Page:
The frantic preparations for the dispersal of more than 120 horses, including broodmares, weanlings, stallion prospects, and racehorses in the Keeneland November sale has given me a reason to look back at the many photos and articles that have been collected since Overbrook Farm was founded in the late 1970s. My childhood summers were spent working in Barn 1 with the mares and foals, and in digging through the archives I found a photo of me with a colt from the last crop of Northern Dancer out of a French Oaks (Fr-I)-winning mare, Mrs. Penny. I remember his sale preparation and watching him top the Keeneland July sale in 1989 for $2.8 million.
As I got older, some of the most treasured memories involve going to the races with my family and especially with my grandfather, W.T. Young. His enthusiasm was contagious as we traveled to watch various Overbrook horses compete. Of course, I’ll always remember Grindstone winning the Kentucky Derby (gr. I), and the agonizing delay as the stewards reviewed the photo to determine that he indeed had won. Paying $41 to win, Cat Thief’s victory in the Breeders’ Cup Classic (gr. I) at Gulfstream was as exhilarating as it was profitable.
I remember the fun my grandfather had with his great friend David Reynolds when Tabasco Cat won the Preakness and Belmont Stakes (both gr. I). We were all there to cheer him on to victory in those races. As a family, we were also fortunate to experience the campaigns of graded stakes-winning homebreds such as Mountain Cat, Cape Town, Cape Canaveral, Boston Harbor, Jump Start, Tactical Cat, Carson City, and Storm Cat. These were all special horses to us at Overbrook.
As much as I enjoyed watching our homebred colts race, I particularly enjoyed the Overbrook fillies. From the racetrack to the farm, they have become like an extended family to us at Overbrook as their offspring continue to perform well at the track and in the sale ring. For me, it started with Seaside Attraction winning the 1990 Kentucky Oaks (gr. I). Purchased as a weanling out of the Warner L. Jones dispersal, she went on to produce four graded stakes winners, including 2-year-old champion Golden Attraction.
Perhaps my favorite memory is of Flanders drawing off to win the Frizette Stakes (gr. I) by 21 lengths on the same fall afternoon as Timber Country won the Champagne Stakes (gr. I). My sister led Timber Country into the winner’s circle, while I led Flanders, and my whole family was there to celebrate their victories.
Flanders would produce another family favorite, Surfside. I was lucky to be there with my grandfather and enjoy her multiple grade Is in California, with victories in the Hollywood Starlet, Santa Anita Oaks, and the Las Virgenes Stakes. Other graded stakes-winning fillies that we cheered to victory include Cuddles, Fiery Pursuit, Katz Me If You Can, Magic Storm, Patches, Pearl City, Penny’s Gold, and Storm Star.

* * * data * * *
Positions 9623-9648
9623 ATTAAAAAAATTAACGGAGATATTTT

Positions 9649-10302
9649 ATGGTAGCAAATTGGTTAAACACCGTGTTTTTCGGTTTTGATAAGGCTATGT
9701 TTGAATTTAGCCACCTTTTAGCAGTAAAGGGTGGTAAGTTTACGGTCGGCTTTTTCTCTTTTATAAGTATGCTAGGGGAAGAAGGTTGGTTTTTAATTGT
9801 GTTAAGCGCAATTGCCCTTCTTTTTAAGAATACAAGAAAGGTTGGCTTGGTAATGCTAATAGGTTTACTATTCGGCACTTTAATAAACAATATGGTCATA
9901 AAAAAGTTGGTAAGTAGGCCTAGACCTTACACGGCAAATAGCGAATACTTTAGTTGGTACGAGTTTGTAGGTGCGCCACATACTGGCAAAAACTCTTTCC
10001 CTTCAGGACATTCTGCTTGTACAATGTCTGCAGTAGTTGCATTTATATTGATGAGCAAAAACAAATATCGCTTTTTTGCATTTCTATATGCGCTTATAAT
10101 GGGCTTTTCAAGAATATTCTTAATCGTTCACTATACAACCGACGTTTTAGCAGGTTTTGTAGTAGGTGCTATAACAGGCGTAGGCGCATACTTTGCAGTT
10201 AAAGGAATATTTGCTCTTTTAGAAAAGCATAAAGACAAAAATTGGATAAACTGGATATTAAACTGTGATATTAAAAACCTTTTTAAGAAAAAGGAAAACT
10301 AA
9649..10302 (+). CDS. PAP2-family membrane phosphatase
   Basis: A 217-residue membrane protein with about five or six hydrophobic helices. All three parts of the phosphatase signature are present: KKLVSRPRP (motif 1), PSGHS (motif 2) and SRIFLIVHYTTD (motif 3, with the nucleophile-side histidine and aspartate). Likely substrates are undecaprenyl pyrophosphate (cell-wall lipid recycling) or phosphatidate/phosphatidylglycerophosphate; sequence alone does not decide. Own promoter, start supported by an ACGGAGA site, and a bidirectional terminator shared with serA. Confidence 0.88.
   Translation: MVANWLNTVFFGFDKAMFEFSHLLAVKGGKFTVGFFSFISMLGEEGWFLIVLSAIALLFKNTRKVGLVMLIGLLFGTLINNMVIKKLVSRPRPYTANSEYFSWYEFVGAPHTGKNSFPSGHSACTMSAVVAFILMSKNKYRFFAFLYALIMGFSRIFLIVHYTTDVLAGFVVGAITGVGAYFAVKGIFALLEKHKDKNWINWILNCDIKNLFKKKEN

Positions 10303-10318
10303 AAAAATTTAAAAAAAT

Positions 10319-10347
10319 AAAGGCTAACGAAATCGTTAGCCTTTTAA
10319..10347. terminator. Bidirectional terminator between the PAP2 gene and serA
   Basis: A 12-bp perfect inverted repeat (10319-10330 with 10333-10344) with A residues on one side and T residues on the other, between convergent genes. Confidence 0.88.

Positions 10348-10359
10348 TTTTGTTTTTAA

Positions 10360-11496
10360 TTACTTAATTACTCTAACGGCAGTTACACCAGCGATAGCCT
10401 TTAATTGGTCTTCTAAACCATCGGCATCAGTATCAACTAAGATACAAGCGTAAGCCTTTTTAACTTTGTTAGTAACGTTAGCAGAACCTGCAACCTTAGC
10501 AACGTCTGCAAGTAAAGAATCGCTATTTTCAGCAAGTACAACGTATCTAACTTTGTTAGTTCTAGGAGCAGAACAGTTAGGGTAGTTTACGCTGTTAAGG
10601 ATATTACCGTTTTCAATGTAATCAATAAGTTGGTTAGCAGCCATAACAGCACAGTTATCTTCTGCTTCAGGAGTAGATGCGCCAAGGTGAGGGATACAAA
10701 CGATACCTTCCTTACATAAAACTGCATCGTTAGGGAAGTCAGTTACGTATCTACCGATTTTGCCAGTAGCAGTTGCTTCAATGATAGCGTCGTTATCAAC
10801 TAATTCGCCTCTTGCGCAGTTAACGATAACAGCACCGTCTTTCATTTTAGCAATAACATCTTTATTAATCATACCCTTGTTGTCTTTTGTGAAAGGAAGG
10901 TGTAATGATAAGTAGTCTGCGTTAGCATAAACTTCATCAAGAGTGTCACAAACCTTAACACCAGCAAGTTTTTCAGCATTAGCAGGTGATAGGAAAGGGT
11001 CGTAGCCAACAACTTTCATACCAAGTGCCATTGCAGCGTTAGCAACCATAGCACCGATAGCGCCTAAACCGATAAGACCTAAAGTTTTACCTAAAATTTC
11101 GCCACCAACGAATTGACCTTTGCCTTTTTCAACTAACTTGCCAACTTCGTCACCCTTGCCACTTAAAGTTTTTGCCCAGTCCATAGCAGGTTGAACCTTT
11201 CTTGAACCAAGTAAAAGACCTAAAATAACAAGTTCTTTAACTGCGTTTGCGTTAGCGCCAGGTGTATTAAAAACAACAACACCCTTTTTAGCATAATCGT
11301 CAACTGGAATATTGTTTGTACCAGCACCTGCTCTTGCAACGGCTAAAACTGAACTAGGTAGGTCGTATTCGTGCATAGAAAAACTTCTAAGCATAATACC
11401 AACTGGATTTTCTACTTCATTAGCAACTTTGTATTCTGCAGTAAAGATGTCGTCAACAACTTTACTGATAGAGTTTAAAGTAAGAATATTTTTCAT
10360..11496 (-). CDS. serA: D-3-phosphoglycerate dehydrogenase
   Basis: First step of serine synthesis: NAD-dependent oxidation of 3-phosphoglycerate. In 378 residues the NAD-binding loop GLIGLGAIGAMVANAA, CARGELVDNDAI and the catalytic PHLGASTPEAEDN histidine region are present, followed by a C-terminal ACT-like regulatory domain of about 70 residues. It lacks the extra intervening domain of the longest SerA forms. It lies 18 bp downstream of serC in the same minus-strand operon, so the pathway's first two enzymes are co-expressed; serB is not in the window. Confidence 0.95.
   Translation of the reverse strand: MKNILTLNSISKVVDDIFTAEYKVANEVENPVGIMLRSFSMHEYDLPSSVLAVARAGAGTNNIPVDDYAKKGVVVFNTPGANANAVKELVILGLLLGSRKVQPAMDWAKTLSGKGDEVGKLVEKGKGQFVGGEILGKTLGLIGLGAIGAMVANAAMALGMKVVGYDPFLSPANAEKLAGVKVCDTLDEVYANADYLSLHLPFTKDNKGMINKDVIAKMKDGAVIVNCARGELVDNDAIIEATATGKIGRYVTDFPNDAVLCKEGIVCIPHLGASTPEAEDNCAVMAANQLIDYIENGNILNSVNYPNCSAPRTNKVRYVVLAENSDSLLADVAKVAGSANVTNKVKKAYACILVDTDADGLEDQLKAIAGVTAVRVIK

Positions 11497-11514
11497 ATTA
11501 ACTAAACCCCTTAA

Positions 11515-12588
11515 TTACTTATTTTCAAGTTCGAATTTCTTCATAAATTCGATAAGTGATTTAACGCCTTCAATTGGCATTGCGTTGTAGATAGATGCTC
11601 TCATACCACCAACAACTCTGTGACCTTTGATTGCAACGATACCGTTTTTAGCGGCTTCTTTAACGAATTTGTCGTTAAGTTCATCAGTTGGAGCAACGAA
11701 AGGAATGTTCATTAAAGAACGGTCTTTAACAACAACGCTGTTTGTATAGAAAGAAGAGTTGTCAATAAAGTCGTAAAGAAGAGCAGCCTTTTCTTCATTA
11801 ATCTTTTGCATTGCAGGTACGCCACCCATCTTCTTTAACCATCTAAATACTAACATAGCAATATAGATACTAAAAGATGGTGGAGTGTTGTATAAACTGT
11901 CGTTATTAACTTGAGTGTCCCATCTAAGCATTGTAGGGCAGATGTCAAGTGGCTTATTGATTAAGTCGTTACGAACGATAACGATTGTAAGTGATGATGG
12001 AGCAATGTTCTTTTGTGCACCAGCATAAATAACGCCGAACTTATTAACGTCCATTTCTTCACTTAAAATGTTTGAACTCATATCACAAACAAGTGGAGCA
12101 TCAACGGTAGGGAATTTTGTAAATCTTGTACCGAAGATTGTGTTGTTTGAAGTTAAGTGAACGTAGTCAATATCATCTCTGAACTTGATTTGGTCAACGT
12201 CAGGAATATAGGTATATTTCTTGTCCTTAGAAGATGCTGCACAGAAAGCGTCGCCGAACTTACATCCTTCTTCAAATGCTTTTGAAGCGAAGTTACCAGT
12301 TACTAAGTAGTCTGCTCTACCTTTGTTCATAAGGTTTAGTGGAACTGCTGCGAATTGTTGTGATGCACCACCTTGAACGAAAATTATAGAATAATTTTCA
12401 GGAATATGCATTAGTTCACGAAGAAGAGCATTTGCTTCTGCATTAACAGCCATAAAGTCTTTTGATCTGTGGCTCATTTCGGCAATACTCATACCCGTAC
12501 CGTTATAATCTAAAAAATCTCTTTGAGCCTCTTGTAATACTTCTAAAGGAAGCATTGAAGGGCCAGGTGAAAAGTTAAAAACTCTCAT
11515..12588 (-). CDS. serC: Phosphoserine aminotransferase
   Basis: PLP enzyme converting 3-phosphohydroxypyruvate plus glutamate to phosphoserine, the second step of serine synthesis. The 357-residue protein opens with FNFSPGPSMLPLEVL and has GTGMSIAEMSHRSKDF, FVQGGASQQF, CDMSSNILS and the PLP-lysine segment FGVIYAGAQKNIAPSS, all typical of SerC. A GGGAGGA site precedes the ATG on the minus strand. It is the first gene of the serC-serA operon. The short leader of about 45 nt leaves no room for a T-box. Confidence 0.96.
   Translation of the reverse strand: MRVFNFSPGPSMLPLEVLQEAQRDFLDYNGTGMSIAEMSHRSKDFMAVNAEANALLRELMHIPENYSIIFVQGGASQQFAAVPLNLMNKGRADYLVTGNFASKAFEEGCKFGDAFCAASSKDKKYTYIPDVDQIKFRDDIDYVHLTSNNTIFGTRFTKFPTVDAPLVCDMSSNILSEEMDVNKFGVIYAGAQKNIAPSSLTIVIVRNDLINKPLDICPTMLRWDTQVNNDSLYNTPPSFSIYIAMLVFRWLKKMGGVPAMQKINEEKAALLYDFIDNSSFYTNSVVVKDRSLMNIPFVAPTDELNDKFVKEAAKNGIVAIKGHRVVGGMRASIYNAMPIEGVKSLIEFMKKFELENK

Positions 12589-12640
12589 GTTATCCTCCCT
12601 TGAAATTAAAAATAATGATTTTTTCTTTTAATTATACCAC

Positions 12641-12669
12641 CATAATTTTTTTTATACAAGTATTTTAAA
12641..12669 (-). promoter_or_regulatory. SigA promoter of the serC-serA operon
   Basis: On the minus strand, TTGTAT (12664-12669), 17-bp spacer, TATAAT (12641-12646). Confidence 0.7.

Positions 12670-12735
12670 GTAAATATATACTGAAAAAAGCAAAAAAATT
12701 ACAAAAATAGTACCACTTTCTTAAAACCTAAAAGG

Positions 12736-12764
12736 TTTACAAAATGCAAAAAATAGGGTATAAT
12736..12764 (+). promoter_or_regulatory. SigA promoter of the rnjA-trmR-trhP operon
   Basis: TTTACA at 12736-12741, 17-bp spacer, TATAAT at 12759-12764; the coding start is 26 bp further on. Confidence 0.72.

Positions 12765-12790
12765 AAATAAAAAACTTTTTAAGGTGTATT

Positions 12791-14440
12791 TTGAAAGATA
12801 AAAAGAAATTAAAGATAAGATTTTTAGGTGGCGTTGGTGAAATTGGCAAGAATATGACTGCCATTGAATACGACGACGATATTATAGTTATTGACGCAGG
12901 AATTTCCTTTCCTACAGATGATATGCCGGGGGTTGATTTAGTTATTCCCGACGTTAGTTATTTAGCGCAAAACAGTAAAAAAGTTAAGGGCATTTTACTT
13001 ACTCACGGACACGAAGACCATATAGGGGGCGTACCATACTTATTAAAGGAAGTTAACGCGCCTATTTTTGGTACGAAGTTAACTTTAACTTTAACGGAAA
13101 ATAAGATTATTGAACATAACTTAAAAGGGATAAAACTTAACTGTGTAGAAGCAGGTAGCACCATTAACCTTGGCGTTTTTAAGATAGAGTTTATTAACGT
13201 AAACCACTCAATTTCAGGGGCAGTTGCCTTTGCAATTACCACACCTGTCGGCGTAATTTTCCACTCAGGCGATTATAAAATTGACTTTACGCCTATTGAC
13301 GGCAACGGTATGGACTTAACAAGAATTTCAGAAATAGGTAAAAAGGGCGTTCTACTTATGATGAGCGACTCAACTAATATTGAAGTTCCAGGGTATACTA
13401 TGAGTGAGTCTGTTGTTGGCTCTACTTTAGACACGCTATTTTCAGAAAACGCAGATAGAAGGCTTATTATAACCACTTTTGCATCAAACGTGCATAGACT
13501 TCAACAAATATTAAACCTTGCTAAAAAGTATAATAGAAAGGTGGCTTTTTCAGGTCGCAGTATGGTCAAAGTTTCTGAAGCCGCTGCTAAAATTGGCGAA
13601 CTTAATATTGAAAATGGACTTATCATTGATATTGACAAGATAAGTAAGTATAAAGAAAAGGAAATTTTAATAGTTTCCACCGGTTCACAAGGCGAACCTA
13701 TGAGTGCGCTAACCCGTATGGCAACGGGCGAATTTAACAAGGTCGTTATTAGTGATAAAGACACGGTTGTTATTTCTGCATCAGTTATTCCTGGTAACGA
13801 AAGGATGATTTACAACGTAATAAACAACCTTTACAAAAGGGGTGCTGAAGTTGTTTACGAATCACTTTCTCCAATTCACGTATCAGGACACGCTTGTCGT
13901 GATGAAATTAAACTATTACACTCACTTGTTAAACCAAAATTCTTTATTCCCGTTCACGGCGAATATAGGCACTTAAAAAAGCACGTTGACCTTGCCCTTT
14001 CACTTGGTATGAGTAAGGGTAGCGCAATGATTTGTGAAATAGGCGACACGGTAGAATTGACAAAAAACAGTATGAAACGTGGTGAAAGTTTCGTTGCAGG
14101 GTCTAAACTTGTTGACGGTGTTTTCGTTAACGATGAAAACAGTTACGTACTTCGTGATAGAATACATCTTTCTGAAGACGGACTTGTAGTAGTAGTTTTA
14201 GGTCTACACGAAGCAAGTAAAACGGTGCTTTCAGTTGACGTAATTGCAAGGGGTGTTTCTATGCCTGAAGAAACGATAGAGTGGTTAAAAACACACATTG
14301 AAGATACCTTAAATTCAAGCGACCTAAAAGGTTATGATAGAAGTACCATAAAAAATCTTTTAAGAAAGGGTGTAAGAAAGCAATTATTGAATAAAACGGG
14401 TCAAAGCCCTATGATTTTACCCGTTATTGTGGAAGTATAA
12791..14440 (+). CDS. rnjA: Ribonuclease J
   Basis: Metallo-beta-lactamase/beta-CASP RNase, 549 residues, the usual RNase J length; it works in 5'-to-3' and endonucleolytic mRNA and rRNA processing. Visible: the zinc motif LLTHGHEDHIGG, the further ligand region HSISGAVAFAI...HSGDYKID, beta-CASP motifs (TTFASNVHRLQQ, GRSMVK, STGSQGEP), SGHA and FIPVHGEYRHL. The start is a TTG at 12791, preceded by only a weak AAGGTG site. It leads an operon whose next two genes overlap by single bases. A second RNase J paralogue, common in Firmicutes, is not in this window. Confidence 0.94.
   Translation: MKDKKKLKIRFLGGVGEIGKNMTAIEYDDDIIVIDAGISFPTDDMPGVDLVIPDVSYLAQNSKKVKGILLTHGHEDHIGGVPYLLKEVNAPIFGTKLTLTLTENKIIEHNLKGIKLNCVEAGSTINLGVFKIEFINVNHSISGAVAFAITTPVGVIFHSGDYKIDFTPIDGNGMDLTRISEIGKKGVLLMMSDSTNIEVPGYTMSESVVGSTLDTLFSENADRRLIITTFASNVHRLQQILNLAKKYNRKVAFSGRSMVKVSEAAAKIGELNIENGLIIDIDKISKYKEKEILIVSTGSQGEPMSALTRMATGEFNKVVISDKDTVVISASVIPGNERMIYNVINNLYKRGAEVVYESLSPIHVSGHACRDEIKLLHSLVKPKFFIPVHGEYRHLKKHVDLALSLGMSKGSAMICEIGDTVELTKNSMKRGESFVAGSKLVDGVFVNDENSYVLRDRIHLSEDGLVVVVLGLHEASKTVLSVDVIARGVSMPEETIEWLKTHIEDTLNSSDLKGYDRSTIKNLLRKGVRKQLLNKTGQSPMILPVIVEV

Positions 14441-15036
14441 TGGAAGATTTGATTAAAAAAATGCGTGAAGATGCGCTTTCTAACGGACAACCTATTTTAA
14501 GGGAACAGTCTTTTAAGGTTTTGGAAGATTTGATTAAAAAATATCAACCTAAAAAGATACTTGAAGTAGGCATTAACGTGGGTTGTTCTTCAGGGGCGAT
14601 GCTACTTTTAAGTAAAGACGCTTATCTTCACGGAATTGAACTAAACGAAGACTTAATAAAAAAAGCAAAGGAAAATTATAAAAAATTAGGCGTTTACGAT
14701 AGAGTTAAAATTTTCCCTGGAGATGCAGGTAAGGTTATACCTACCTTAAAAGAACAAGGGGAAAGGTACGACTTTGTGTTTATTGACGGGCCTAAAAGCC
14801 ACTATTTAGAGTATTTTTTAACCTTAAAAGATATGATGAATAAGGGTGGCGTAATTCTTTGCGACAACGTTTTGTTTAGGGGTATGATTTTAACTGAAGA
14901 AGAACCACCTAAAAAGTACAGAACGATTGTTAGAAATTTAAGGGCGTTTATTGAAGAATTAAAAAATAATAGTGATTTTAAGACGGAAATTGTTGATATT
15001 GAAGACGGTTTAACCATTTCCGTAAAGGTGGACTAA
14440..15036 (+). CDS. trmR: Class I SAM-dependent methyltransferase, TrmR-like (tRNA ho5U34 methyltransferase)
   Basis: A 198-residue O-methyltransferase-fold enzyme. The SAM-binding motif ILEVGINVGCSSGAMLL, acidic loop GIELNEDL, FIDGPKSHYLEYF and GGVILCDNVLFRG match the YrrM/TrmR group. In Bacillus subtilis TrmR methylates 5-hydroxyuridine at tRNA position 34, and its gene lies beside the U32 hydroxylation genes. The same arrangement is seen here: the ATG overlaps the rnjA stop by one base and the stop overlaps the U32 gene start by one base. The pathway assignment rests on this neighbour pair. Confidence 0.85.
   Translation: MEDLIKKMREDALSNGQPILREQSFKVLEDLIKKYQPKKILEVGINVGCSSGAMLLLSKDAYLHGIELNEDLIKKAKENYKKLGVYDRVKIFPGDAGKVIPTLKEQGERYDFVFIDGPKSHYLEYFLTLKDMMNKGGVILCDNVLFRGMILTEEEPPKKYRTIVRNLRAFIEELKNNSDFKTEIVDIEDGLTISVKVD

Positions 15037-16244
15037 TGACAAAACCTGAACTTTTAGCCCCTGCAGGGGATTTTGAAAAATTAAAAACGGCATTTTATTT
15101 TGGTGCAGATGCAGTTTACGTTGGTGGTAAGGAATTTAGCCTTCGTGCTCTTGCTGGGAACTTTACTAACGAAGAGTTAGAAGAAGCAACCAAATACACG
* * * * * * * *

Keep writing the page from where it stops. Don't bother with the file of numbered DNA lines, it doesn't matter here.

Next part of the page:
These shared experiences with family, both human and equine, are part of what makes the sport of Thoroughbred racing and breeding so special. As we extended their families, these horses became a part of our extended family. Each new addition was eagerly anticipated and each generation added to our bond. My grandfather and our advisers at Overbrook took great care in the selection of new breeding stock, and we’ve been diligent over the years in deciding which of the race fillies to add to our broodmare band.
Personally, I’m only going to keep three 2-year-old fillies from the racing stable: A Storm Cat filly from the nice Juddmonte family of grade I winners Distant Music, Temperence Hill, and Vanlandingham; a Dynaformer filly from the fantastic family of Chris Evert through her daughter Nijinsky Star; and the A.P. Indy daughter of Flanders. Hopefully, these three will perform well on the track and will become the nucleus of the next generation of Overbrook stars. When my grandfather started acquiring his foundation stock, he started with three young racemares from nice families who had proven themselves stellar athletes on the racetrack. I can only hope this sweet symmetry will be recognized.
Every other broodmare, weanling, and racehorse will be sold without reserve and, with a little patience and luck, perhaps they too can become foundation stock for their new owners. These families have been good to us, and I trust they will reward their new families with continued good memories. I know that I’ll continue to cheer them and their offspring to victories in the future.
Chris Young is the grandson of Overbrook Farm founder W.T. Young Jr.